US military ban locks two Chinese universities out of popular software
- Students at the colleges in northeast China have been denied access to the American MATLAB platform after US authorities put the institutions on an ‘entity list’ over ties to the Chinese armed forces
- Students say they have other options, including open-source technology
The US Department of Commerce added the Harbin Institute of Technology and Harbin Engineering University to its “entity list” late last week, barring them from access to products subjected to US Export Administration Regulations.
MATLAB, which is used in analysis in engineering, science and economics, is one of these products.
A spokesman for the Harbin Institute of Technology said the university learned about the ban last weekend and was investigating its impact, adding that it was not clear how many students and subjects would be affected.
Chinese foreign ministry spokeswoman Hua Chunying said on Friday that she was not familiar with the case, but the US had taken many groundless actions on normal exchanges between the two countries.
“Oppression cannot stop China’s progress in development of technology, and US sanctions like this can only harm its own interests.”
Beijing says will take ‘whatever measures necessary’ to defend Chinese firms added to US entity list
The US has added 24 Chinese companies and institutions to the entity list this year, citing their links to the military.
For many of these sanctioned firms and institutions, US technology and business with US companies are critical to their operations, and their inclusion in the entity list makes it difficult for them to gain export licences for US software and hardware.
The department said the Harbin Institute of Technology had sought to use US technology for missile programmes, while Harbin Engineering University had acquired and attempted to acquire “US-origin items in support of programmes for the People’s Liberation Army”.
Students from the two universities posted responses from MathWorks – the American company that offers MATLAB – to their queries after the students found that they could not log on.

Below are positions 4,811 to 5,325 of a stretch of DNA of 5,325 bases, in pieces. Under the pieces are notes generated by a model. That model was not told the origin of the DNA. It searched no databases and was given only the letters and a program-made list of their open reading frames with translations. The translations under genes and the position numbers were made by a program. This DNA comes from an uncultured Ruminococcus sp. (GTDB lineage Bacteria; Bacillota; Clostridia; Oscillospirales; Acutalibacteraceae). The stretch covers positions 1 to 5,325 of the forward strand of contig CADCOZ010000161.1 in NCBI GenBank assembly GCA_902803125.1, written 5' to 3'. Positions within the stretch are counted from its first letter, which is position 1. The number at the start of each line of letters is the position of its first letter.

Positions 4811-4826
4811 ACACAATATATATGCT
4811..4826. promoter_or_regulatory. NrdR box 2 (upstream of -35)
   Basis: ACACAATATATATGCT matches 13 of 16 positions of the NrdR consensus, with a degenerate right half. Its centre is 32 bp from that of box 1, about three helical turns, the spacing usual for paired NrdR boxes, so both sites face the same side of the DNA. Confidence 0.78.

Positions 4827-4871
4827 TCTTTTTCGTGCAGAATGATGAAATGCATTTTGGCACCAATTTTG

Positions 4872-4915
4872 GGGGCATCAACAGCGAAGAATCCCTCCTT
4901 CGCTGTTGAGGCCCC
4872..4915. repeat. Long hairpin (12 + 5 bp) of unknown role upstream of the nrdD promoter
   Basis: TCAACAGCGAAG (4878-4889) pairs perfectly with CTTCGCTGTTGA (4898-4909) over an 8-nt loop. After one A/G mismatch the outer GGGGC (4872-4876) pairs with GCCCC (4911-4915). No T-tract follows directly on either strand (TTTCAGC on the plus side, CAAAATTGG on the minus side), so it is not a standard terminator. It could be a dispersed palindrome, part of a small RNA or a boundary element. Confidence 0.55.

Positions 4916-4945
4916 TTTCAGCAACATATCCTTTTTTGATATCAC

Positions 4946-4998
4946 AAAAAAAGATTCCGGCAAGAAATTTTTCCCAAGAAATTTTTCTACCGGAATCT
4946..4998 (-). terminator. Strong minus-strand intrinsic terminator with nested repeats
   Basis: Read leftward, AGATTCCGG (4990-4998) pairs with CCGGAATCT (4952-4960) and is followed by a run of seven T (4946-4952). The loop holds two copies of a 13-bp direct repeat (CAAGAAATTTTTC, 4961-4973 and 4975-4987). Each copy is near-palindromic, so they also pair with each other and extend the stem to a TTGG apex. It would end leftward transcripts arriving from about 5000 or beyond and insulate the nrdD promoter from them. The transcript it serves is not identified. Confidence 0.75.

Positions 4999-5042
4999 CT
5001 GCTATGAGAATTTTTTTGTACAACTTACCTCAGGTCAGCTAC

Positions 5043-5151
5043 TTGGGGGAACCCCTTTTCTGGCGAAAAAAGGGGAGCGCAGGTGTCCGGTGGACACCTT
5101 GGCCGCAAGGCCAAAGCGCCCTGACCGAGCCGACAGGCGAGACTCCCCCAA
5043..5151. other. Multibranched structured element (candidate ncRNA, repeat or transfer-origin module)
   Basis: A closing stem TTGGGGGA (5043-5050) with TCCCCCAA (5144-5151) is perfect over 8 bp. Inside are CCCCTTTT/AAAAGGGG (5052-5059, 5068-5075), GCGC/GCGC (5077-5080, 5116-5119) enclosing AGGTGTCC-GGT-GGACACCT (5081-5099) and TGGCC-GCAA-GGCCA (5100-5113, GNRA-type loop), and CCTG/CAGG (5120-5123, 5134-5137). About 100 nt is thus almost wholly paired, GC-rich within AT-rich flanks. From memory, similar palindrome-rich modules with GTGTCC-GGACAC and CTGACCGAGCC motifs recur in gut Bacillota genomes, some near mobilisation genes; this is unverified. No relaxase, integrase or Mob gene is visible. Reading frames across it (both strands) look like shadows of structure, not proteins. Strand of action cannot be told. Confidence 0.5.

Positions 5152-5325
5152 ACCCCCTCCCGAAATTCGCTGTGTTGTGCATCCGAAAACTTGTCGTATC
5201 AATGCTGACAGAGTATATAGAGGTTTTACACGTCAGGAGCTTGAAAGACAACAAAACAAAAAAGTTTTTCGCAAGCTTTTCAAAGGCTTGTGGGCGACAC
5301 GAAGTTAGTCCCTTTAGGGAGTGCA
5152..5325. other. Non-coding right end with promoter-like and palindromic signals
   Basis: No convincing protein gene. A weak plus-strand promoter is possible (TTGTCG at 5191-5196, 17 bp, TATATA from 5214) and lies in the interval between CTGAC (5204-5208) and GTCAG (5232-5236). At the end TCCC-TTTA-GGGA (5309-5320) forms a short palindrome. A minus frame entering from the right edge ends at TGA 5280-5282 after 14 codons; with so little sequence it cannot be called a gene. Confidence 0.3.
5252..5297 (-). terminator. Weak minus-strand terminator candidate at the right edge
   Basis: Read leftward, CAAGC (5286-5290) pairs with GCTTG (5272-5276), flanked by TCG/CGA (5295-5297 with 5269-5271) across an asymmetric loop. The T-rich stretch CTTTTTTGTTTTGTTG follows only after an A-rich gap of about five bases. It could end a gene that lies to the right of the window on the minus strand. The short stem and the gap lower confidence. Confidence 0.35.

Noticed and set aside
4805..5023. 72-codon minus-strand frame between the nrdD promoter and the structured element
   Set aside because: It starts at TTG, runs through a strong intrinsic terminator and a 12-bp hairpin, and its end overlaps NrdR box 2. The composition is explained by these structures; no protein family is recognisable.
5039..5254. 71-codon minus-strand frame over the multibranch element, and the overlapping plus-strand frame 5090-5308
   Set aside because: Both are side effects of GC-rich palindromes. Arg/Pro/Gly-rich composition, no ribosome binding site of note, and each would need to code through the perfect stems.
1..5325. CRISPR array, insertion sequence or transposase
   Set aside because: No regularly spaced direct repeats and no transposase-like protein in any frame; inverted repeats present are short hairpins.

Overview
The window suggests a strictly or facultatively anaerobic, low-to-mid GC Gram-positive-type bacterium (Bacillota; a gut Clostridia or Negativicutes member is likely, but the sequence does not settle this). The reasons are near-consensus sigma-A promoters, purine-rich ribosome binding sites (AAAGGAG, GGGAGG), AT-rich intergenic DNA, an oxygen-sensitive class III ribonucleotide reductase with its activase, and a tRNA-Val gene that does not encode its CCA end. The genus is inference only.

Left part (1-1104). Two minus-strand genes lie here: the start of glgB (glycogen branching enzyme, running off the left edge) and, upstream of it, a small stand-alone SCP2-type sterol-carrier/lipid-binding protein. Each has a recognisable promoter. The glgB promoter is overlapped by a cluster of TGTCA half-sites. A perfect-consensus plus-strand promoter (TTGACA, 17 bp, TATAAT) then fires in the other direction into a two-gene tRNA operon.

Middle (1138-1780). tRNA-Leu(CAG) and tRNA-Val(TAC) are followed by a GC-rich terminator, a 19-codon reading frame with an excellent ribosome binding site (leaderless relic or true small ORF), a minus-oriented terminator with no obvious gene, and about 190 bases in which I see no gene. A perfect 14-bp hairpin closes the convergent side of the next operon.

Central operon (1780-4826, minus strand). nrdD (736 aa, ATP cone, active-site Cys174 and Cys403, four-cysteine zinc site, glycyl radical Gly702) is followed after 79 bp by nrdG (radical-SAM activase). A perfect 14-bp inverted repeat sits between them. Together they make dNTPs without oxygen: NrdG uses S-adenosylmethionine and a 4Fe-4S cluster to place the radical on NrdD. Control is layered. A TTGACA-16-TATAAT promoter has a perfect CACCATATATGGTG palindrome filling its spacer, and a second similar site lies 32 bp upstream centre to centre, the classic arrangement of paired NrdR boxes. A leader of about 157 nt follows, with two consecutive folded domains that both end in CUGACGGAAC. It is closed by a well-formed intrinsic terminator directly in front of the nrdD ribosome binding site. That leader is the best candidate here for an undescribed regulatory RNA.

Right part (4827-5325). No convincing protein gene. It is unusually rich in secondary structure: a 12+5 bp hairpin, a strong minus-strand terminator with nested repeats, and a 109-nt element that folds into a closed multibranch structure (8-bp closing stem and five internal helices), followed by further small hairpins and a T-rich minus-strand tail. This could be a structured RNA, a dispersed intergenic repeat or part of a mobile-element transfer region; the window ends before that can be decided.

“Due to recent US government regulations, MathWorks is prohibited from providing technical or customer support to Harbin Engineering University and Harbin Institute of Technology, including your institution,” one of the MathWorks responses said.
“As a result, we are unable to process your request at this time. MathWorks continue to monitor this situation and will update you should anything change.”
MathWorks did not immediately respond to requests for further information.
Students at Harbin Institute of Technology said the university had also notified them about the denial of access.
A 25-year-old mechanical engineering graduate student said the software had a range of applications and most of the engineering students at the school used it.
“However, in my own research field, MATLAB is not irreplaceable,” he said, adding that he stopped using the software about two years ago and was working on developing alternative open-source tools for his field.
“There are many alternatives. In my opinion, most students do not need to rely heavily on MATLAB for their studies and research.
“The ban can to some extent promote the domestic development of our own tools in related fields.”
David Xiao, a computer science student at the Harbin Institute of Technology, said he had not been affected by the lack of access to MATLAB.
“Computer science students do not need MATLAB, so the service suspension does not make any difference to us. But I know some other majors need this software, so for them, they have to use other software like Python,” Xiao said.
Sophie Peng, a Harbin Institute of Technology graduate working in telecommunications, said MATLAB’s core strength was its “matrix operation and simulation tool”, but that it was used only by a limited number of researchers.
“I was a frequent MATLAB user when I was at university and I did my graduate project with MATLAB. It’s a convenient tool that can help students and researchers in wireless communication and automation,” Peng said.
“But that doesn’t mean MATLAB is irreplaceable. From what I see, researchers in China use MATLAB more out of habit.
Actually, many other software can do what MATLAB can do, such as the open-source and free Python.”
Additional reporting by Kristin Huang and Jun Mai